alexa Homocysteine is toxic for dopaminergic neurons in primary mesencephalic culture.


Journal of Alzheimers Disease & Parkinsonism

Author(s): Imamura K, Takeshima T, Nakaso K, Nakashima K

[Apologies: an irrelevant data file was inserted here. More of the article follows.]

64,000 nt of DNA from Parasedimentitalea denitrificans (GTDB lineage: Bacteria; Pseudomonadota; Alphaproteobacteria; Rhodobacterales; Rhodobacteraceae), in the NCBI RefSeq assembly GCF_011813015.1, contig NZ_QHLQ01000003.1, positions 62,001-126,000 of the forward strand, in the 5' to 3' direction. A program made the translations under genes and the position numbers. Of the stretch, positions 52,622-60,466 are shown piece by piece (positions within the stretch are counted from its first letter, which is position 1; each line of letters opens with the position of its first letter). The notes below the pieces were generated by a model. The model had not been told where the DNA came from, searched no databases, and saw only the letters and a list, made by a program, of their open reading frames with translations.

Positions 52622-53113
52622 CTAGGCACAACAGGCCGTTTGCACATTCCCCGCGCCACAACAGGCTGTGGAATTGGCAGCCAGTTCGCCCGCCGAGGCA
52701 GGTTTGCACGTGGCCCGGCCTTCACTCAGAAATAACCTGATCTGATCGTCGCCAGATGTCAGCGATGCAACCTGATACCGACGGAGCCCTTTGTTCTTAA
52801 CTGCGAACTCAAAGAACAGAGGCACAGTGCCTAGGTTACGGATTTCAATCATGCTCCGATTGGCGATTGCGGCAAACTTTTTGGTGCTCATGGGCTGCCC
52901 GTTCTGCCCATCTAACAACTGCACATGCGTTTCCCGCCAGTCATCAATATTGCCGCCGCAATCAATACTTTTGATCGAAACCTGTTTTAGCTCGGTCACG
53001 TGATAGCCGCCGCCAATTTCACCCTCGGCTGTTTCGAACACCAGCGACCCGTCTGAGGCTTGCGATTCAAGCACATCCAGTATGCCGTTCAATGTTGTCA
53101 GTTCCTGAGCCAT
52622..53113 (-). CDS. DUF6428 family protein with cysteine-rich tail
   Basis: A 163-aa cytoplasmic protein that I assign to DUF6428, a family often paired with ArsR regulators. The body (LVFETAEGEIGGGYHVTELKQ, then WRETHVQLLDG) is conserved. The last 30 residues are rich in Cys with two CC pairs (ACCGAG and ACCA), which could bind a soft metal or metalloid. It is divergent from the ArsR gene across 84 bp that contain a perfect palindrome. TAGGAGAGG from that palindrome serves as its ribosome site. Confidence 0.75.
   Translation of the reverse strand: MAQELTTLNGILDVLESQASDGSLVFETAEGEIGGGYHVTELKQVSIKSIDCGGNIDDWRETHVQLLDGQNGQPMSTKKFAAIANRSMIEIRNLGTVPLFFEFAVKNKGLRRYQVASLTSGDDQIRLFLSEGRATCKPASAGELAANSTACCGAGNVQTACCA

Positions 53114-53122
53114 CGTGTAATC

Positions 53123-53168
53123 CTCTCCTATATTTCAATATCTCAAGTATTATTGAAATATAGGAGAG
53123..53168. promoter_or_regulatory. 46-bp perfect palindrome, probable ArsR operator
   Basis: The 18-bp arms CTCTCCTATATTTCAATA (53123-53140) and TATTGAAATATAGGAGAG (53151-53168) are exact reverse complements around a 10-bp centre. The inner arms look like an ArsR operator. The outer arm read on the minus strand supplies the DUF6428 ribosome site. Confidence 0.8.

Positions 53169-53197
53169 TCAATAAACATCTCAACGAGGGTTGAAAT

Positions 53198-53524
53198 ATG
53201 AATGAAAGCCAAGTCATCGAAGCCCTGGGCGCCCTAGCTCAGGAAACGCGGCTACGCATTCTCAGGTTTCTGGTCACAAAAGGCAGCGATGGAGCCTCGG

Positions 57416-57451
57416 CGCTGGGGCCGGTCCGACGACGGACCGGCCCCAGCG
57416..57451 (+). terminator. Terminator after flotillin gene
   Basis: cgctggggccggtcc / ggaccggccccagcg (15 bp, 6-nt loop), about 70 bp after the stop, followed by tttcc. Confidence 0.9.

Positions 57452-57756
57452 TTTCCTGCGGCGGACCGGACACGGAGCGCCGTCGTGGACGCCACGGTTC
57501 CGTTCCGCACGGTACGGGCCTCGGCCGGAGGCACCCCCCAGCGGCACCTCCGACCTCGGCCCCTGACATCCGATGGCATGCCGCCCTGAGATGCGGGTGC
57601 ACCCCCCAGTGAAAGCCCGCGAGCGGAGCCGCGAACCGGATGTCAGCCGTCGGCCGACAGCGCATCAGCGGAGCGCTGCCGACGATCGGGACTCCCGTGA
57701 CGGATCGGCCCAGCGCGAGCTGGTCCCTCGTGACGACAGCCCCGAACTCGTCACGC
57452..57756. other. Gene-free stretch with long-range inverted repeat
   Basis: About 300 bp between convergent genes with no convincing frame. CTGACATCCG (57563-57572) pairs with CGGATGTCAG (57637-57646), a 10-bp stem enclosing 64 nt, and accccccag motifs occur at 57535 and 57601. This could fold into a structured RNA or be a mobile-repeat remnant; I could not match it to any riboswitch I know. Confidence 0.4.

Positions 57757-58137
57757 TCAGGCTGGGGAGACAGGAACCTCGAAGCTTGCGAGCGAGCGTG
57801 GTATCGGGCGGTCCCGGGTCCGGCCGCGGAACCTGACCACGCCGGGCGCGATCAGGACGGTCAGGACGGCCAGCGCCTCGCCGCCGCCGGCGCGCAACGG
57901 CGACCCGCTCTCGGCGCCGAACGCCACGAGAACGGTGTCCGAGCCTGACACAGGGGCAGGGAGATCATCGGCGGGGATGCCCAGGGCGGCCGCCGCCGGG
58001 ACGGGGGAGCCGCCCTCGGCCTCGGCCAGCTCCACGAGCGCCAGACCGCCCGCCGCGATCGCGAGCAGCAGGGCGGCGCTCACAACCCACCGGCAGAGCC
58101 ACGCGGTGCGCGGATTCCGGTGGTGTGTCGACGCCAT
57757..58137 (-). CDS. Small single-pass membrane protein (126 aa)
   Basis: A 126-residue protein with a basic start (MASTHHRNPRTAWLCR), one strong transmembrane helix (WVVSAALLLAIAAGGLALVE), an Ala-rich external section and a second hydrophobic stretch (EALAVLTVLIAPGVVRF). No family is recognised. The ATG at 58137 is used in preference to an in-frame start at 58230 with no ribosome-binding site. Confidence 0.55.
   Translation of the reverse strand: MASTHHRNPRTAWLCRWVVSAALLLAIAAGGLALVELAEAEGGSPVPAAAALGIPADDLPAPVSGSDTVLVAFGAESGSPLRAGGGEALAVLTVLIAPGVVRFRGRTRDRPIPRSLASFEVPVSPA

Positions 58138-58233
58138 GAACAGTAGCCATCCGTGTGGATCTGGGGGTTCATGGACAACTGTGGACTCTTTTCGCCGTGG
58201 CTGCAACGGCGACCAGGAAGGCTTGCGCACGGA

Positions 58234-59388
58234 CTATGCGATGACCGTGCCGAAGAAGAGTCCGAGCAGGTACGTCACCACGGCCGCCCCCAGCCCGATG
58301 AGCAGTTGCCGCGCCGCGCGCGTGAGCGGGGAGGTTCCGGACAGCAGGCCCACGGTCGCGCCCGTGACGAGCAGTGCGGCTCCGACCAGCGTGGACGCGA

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Abstract Hyperhomocysteinemia associated with L-3,4-dihydroxyphenylalanine (L-dopa) treatment has been observed in patients with Parkinson's disease. We investigated the toxicity of homocysteine (Hcy) on E14-rat-primary mesencephalic culture. Exposure to 0-5 mM Hcy decreased number of tyrosine hydroxylase (TH)-positive dopaminergic neurons and microtubule associated protein 2 (MAP2)-positive neurons in a dose-dependent manner. TH-positive neurons had vulnerability to the insult of Hcy compared with the other MAP2-positive neurons. In dopaminergic neurons, 5 microM reserpine enhanced the Hcy toxicity, whereas 50 microM alpha-methyltyrosine attenuated the toxic effect, showing that the intracellular dopamine increased the cytotoxicity of Hcy. Hcy enhanced the toxicity of 1-methyl-4-phenylpyridinium (MPP+) for dopaminergic neurons. It was suggested that the Hcy toxicity was associated with the oxidative stress. Hcy is toxic for dopaminergic neurons, and hyperhomocysteinemia may modify the clinical course of Parkinson's disease. This article was published in Neuroreport and referenced in Journal of Alzheimers Disease & Parkinsonism

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